Monday, January 18, 2010
Martha stamp/punch pack: how-to
I'd been browsing stamping forums and had seen the question of how to use the new Martha Stewart Stamp & Punch come up a few times. From what I'd gathered, they did come with instructions, apparently vague instructions. Hm, sounds like those corner/border punch combos. I also wondered if they were perhaps like the EK Success Punch & Stamps sets. I like these. They're fun in that they stamp and punch at the same time. I've described how they work here on this blog before. I thought that maybe these new punches worked the same way. I hadn't seen one to check it out.
Well, after dropping the younger daughter at a friend's house the other night, I popped into Michael's to see if they had any of these punches in stock. I had a coupon for the week that I hadn't used yet. They had some! They were also on sale and my coupon would have gotten me a better deal, but I did what any good stamper would do and bought a set then found something else that I "needed" to use my coupon on. The bottom line? These do not work the same way as the EK Success punches. These should be called Stamp Then Punch packs. When you buy a set, you get the shaped punch and three small clear stamps that you use to decorate your punched shape; you do ink and stamp before punching it out though.
Here's how it works:
Above you can see the bird Stamp & Punch pack as it's meant to be stored once it's out of the packaging.
It has a removable cover over the storage space for the clear stamps that coordinate with the punch shape. I found two stamps separate, in a compartment with the cover in the original packaging. The other stamp was inside this storage space. So, you should find three clear stamps. If you don't, check that storage area, and also take a good look at the clear stamps that were separate--they may be stuck back to back.
These are the three stamps that came with my bird set. They're round, clear stamps with a smooth flat side and a tab that sticks out at one edge.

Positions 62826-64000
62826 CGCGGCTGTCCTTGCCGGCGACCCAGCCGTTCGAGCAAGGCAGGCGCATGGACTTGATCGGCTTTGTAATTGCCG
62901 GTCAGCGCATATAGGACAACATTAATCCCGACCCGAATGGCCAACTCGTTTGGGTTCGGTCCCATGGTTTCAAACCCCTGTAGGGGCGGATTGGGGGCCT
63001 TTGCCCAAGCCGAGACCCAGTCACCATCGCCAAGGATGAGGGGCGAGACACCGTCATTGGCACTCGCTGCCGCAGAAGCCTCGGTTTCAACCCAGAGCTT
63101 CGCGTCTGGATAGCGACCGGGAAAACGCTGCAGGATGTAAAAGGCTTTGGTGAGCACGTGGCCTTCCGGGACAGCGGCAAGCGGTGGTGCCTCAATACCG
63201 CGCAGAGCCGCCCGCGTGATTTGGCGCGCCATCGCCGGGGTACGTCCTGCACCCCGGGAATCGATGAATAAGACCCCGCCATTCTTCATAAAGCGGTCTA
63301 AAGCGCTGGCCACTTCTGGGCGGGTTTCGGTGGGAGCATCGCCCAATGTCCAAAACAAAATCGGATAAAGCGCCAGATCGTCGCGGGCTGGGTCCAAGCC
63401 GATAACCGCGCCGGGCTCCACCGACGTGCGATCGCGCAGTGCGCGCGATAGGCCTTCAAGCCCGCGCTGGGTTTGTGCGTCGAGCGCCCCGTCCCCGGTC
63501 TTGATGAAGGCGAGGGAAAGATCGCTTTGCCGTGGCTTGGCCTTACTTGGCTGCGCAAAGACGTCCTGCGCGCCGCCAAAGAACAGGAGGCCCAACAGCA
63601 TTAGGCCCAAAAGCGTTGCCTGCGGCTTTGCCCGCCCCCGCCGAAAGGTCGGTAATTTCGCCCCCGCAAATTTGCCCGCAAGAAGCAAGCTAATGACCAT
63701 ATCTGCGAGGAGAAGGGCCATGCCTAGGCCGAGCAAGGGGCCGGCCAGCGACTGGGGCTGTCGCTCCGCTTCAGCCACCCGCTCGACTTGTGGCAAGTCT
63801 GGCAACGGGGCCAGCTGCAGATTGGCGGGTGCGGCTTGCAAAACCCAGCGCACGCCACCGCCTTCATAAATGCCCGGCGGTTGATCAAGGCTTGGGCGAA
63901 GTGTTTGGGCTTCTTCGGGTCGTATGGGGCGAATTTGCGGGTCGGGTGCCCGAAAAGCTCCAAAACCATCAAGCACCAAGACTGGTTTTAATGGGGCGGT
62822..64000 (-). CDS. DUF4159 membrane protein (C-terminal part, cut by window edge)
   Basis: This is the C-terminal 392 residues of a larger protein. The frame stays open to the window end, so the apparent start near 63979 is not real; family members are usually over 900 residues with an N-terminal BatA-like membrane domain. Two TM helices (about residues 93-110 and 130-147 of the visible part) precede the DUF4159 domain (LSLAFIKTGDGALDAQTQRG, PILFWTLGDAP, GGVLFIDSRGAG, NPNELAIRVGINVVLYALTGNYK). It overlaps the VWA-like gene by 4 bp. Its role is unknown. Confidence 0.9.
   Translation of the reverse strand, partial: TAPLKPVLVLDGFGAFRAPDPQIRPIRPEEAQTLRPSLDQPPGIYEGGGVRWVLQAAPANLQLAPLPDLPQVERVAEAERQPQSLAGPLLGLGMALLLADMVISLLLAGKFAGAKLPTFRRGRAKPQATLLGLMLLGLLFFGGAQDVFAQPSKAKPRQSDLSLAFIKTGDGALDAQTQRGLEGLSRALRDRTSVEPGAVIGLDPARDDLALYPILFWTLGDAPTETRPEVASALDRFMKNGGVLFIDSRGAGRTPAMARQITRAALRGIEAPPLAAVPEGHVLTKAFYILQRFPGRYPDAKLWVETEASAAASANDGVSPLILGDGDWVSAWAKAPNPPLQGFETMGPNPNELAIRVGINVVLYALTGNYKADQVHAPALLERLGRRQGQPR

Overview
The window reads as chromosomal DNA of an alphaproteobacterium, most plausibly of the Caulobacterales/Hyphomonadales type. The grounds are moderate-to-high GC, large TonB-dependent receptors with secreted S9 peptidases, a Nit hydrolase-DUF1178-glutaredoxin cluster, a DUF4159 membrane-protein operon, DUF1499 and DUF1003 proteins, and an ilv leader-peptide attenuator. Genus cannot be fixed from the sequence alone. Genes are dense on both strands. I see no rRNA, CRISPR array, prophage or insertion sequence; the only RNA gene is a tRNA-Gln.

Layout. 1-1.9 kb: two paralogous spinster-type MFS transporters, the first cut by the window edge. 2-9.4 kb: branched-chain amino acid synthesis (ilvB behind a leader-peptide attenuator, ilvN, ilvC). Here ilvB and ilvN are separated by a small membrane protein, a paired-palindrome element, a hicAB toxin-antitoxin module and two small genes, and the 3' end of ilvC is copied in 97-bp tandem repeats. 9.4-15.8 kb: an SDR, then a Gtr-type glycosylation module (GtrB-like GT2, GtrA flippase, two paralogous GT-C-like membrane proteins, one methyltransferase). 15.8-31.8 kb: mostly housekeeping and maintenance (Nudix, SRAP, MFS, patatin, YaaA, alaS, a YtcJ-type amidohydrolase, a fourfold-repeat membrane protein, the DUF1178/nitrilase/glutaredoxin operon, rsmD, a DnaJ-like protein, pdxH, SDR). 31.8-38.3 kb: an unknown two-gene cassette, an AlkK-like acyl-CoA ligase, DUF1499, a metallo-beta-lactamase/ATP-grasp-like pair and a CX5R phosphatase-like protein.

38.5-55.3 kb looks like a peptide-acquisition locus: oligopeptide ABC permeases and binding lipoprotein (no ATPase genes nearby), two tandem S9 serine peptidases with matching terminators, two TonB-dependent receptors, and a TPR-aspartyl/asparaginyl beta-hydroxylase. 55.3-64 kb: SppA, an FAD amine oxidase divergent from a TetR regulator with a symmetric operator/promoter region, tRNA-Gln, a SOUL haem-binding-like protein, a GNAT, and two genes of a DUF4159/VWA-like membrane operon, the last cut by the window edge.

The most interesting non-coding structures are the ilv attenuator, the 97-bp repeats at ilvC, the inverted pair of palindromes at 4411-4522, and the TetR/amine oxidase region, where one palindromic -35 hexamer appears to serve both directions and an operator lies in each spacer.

The cover of the storage compartment doubles as the stamp mount. If you look at the flip side, there's a smooth area at the center and a raised rim around the edge. This is where the stamp is seated. My curved red double headed arrow is showing a gap in the rim--this is where the tab should go. This orients the stamp image properly when you go to stamp it--it'll match up with the image on the flip side.
This photo shows the three images that I stamped using the three stamps. I used Memento ink because I like it and because I have all of the colors in that nice small dewdrop shape that makes it easy to ink up small stamps in tight spaces. Notice that I stamped along the top edge of my card stock. Regardless of what shape punch you buy, if you're using a large piece of paper or card stock you'll want to take care to punch along the top edge so that once you stamp the image you'll be able to insert it into the punch in the right direction.
See? This is what I mean. If I'd punched along the side or bottom edge, I'd have had to cut my card stock so that it could be oriented properly. Of course if you're using a small piece of paper or card stock it might not matter that much. Just leave yourself enough extra room to maneuver it into the right position. You can see that I lined up my first image with the punch opening. Yes, you're now looking at the bottom of the punch. You flip it over to use it.
This is how it looks once it's punched out.
Here are the other images once I punched them out.
And here's one last closer view so that you can see how the different stamps give different looks--same punch, same ink, same card stock, just used the different stamped images.
For those of you who've been having trouble using these, I hope these instructions and images help a bit. I agree that the instructions that came with this Martha punch set could have been more descriptive and more useful, but that seems to be the way of things with a number of her items. This isn't a difficult set to use, and it's fun to have a punch that exactly matches the stamped images. I think I still would have preferred something similar to the EK Success set up of stamping and punching simultaneously though--more efficient and more foolproof.